Commentary / Japan

Don't squander the chance to shine as a COVID-19 outlier

New York City is at a standstill. So, too, is Washington, while the 40 million residents of the state of California have been ordered to stay home. Eerily quiet streets have become the norm in cities across the United States, while Europe too has grounded to a halt amid efforts to institutionalize social distancing.

In fact, Japan is actually the exception to the rule of a new pandemic-fearing world. Having been one of the first countries to be hit — and be criticized — about dealing with the new coronavirus, Japan is emerging as one of the few nations that have been able to push back against the pandemic. It’s far too early, though, for Tokyo to pat itself on the back. In fact, it’s telling that despite Japan’s ability to keep COVID-19’s spread in check, few countries have looked to the Abe administration as an example to follow.

That’s not to belittle what has been achieved thus far. After a disastrous beginning in dealing with contagion on the Diamond Princess cruise ship, Japan has succeeded in preventing the coronavirus from spreading further. In fact, from being one of the most infected, Japan was ranked in 26th place in infection rate as of Monday. The same narrative rings true for the rest of East Asia. From being the epicenter of the outbreak, the region has now seen the rate of spread stabilize while the rest of the world grapples with surging numbers of those succumbing to the virus.

Japan can congratulate itself for flattening the infection curve and keeping the spread in check. Yet as the U.S. and Europe take on extraordinary measures including closing schools, shutting down businesses, preventing large groups from gathering, imposing border controls and enforcing quarantines among others, few foreign governments have looked to Tokyo for guidance on actionable steps.

Of course, Japan’s adherence to social order and hygiene standards, as well as Abe’s policies to prevent large gatherings early on have been lauded. However, it is the high rate and efficiency of testing for the virus in South Korea and Seoul’s tracking of those in self-quarantine that is being scrutinized as a possible model to emulate in the U.S.

Taiwan’s integration of technology to make sure that ministries are able to share information about the health as well as travel records has been much touted. So, too, has its ability to prevent stockpiling by providing timely information about highly sought-after goods such as masks and medicine.

Tokyo, on the other hand, has introduced few health care policies that have won over international public opinion as role models.

Still, the COVID-19 pandemic is a rapidly evolving crisis on multiple fronts. It is, of course, first and foremost a global health crisis. But it is also a crisis for the global economy, with the full extent of the damage caused as a result of businesses large and small grinding to a halt worldwide still unknown. The social impact of economic paralysis is not easy to assess, either, but speculation is abound that unemployment rates will surge, smaller businesses will suffer disproportionately, and the hospitality and transportation industries in particularly will have to grapple with tremendous losses from which they may not be able to rebound quickly enough. The pandemic has also emerged as a crisis in confidence of government leadership, and growing concerns about whose interests would be reflected by policies. In the U.S., the viral outbreak has made the shortcomings of U.S. health care and social safety nets particularly acute.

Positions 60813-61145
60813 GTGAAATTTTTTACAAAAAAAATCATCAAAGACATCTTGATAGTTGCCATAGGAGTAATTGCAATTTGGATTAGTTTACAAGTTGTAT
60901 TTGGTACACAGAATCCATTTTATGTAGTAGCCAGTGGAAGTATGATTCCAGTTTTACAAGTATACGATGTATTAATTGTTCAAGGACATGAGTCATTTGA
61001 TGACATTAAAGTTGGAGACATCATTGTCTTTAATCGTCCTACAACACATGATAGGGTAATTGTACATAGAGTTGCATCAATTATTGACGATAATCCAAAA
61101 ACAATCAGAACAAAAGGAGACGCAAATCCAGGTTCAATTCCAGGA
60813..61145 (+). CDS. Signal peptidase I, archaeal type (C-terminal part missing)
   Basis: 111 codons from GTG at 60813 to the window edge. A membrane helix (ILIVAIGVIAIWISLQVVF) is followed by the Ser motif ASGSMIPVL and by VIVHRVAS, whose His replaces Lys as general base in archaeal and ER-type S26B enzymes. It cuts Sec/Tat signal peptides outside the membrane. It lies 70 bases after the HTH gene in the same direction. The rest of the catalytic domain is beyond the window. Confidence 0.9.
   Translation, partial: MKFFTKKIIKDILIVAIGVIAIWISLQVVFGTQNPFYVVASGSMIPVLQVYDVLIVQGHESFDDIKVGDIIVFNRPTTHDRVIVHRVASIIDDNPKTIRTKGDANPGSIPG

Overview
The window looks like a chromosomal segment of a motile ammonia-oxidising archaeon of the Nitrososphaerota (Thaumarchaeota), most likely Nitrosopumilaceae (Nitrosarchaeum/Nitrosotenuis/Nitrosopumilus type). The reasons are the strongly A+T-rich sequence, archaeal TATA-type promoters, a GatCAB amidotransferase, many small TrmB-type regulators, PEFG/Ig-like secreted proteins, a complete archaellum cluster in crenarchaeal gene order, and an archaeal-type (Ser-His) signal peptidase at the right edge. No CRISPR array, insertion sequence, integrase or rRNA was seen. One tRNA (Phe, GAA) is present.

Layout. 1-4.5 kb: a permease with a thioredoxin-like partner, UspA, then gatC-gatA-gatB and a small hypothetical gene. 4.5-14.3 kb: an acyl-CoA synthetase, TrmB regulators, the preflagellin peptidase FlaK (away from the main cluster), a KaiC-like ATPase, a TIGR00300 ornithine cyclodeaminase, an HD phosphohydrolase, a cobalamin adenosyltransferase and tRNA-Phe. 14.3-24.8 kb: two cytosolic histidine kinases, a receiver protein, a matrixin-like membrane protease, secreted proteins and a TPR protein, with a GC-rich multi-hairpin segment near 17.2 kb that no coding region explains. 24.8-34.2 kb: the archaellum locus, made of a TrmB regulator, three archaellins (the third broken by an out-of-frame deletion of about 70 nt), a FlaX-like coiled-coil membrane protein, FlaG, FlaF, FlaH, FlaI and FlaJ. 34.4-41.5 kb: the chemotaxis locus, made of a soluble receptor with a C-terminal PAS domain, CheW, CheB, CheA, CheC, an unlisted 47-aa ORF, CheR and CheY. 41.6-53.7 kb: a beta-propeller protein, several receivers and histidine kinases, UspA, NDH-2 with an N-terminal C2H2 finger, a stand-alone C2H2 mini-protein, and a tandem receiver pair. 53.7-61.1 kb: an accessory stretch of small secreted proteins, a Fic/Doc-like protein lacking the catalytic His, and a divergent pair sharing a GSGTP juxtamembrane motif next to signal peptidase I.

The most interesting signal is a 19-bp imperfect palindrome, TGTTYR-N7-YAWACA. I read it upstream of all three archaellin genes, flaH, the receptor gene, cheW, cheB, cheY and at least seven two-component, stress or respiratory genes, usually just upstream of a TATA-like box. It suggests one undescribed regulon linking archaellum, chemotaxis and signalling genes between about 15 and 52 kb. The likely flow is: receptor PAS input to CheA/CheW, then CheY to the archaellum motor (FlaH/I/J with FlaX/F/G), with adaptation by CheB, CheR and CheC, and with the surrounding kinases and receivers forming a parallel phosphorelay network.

It has also underlined the deep income as well as racial divide in the U.S., whereby those who have well-paid, white-collar jobs with health insurance are able to adhere to the government’s call to work from home and avoid infection. Hourly workers with irregular jobs, meanwhile, continue to provide the much-needed services of feeding and cleaning up after the population, but at the cost of their own health.

In bracing for the economic and social upheaval worldwide ahead, Japan actually has much to share with the world. Although Japanese growth never froze following the two decades after the collapse of the bubble economy, economic expansion did drop precipitously for a prolonged period. Yet Japan’s unemployment rate has not reached above 6 percent during the doldrums, and the country has been able to insulate itself from social disruptions that usually accompany sudden economic downturns.

The price for that stability has been hefty, as Japan has effectively passed on the cost of stability to future generations by incurring record amounts of debt. As such, Japan’s solution to overcoming drastic economic change is hardly ideal. Still, the commitment of the world’s third-largest economy to adhere to a social compact whereby the government will ensure stability by spreading the pain as well as the wealth will be a stance that many world leaders may want to take a hard look at.

Sooner or later, the pandemic will subside and the real battle of getting businesses on track and people back to work will begin. Japan’s track record of balancing the needs for broader economic growth and investing in human capital should attract renewed attention as the world looks to recover from an unprecedented crisis.

Shihoko Goto is deputy director for geoeconomics and senior associate for Northeast Asia at the Wilson Center’s Asia Program.

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